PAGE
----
To my way of thinking, a picture should have at least four dimensions – it is of course a two dimensional thing and by careful choice of viewpoint and composition, you can introduce a sense of the third dimension, depth.  The fourth dimension is that indefinable extra, call it atmosphere, mood or whatever, it conveys something of what the photographer was feeling when he or she stood looking at the scene.  But this fourth dimension can only ever be partial.  For instance, when you look at this picture, you will not feel the stiff breeze that was blowing across my face, you will not feel the freezing cold of winter, you will not feel my very wet feet (the surf was washing in and out around my feet – I often stand in the water to get the right viewpoint, even in mid winter 🙂 ).  Also, you will not hear the wonderful sound of the surf washing gently across the shingle as the waves retract – what a beautiful relaxing sound that is.  You will not hear the calling of the seagulls or the children playing in the distance; nor smell the typical smells of the coast – although since I do not possess a sense of smell, that one is lost on me!

But there is yet another thing which you will never pick up from looking at this picture, and for me, it is probably the most abiding memory of that evening – it is the sound of a dog falling down the 100 foot cliff immediately to my right as I stood by my tripod!  It was a bizarre event and fortunately, amazingly, one that had a happy ending……although it did prevent me from getting any more pictures of this fantastic sky!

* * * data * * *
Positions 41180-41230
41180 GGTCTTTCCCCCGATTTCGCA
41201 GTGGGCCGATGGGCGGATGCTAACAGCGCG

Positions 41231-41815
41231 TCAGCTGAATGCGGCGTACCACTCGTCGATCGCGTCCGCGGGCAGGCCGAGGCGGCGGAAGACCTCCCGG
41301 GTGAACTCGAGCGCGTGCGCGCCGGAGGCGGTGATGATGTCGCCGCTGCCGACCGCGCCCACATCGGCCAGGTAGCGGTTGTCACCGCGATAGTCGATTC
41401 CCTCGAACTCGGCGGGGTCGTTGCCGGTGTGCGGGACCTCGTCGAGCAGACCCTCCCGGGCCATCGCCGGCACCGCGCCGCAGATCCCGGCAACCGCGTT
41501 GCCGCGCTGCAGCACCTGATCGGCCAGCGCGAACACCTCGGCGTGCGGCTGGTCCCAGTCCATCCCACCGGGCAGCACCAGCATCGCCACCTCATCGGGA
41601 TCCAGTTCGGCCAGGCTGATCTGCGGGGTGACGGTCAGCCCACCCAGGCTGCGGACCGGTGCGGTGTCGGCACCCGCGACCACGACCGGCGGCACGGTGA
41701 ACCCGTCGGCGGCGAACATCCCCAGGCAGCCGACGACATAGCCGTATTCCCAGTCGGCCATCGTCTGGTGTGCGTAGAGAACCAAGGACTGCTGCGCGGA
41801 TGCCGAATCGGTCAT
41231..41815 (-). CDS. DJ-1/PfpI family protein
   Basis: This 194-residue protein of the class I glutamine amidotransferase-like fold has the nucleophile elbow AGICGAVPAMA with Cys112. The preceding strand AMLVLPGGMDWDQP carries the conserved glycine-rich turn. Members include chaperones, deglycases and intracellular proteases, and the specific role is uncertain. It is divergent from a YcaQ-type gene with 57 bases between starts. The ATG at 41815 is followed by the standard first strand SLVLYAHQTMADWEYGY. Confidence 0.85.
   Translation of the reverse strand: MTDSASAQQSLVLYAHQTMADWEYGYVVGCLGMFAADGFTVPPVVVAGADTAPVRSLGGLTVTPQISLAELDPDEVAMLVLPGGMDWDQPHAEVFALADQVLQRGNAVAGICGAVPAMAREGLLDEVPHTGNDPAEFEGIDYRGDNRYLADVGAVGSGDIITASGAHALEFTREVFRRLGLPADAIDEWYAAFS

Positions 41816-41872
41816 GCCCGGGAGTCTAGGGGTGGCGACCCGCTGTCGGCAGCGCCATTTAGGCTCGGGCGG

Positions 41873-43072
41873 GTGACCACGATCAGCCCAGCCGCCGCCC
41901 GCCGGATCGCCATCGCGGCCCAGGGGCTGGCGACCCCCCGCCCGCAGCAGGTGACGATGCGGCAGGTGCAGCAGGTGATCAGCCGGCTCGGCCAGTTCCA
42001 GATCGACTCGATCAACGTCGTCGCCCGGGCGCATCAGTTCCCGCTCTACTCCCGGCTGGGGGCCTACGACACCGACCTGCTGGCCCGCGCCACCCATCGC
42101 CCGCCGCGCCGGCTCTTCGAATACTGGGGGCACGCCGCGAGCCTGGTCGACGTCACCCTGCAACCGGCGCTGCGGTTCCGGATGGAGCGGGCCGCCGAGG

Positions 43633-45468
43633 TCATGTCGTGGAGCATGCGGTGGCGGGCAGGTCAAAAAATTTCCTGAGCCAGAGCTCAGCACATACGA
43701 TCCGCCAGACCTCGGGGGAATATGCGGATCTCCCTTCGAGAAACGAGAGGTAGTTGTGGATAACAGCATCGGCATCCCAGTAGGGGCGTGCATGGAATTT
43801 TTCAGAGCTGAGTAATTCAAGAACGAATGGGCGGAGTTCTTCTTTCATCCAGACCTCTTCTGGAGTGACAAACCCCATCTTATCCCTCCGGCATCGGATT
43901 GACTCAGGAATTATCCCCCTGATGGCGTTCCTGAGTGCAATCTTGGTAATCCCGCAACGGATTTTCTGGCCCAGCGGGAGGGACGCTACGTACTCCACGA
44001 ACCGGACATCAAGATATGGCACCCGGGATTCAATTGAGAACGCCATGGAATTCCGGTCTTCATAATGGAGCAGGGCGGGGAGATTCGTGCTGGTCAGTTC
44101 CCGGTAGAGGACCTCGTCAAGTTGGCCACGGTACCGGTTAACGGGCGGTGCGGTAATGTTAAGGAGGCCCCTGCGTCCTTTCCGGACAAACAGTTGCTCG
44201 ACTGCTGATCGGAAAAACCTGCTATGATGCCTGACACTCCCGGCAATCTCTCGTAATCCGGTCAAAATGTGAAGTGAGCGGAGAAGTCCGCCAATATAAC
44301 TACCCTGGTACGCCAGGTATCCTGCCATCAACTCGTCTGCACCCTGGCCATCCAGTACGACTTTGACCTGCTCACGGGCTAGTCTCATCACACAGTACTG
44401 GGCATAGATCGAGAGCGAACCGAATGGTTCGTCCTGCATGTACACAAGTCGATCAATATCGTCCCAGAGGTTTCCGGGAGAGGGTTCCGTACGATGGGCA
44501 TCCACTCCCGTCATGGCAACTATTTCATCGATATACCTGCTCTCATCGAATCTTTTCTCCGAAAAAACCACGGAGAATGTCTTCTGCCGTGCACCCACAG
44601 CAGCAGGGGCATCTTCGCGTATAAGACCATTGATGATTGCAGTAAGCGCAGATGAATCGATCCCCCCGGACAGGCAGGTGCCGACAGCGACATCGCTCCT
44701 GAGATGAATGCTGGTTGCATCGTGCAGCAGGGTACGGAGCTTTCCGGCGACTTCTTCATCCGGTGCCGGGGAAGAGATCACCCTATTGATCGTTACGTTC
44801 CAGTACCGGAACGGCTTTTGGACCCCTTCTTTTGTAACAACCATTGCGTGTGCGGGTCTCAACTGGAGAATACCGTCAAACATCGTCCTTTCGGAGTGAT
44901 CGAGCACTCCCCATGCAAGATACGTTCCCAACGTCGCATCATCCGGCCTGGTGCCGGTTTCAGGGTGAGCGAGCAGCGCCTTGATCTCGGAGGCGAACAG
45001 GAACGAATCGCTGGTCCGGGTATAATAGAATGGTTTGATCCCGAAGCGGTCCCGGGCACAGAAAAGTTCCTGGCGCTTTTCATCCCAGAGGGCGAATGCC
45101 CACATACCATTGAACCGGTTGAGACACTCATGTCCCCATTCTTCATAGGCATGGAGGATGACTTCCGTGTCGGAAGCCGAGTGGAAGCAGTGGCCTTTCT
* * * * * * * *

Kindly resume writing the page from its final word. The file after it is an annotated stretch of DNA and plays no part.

I was just setting up my next shot when I heard this noise of cascading stones to my right, not unusual along the Jurassic coast since minor ‘landslips’ occur all the time.  But when I looked, I was shocked to see a dog falling, and he hit the shingle beach with a thud and a loud yelp.  Naturally I left my tripod and went over to him, expecting to see him badly injured, instead of which he was just very badly winded and after a great deal of fuss from me, stood up seemingly none the worse for his ordeal.  Ten minutes later he was running around the beach as if nothing had happened.  But in the meantime, the all too short lived sunset had passed on its way.

The most bizarre part of this story and one of the things that sticks in my mind is the sound of the dog’s owners standing on the cliff top 100 feet above just calling the dog!  Clearly they had forgotten that the dog did not have his climbing rope and pitons with him, and neither did he have his OS map and compass with him so that he could work out his route some half a mile round the bay to find the footpath that winds its way up to the cliff top and then along the cliff top path back to his owners.  I think if it were my dog, I would have made that trip at superman speed to make sure my dog was ok rather than just standing calling for him to come.  I never did find out if dog and owners were reunited!

I think there were three things that saved the dog.  The first was that the cliff at that point is not quite vertical, the second is that the dog was a lurcher type with long legs so he could almost ‘run’ down the cliff, and the third was that mercifully he fell on relatively soft shingle rather than on one of the many rocks that also litter the beach.

So back to my original point, is a picture really worth a thousand words and can it ever really convey the whole picture?

Thanks for stopping by and reading the ramblings of The Dorset Rambler.

Until next time,
Your friend
The Dorset Rambler.

All photographs, poems and words in this blog are the copyright of The Dorset Rambler and must not be reproduced without permission.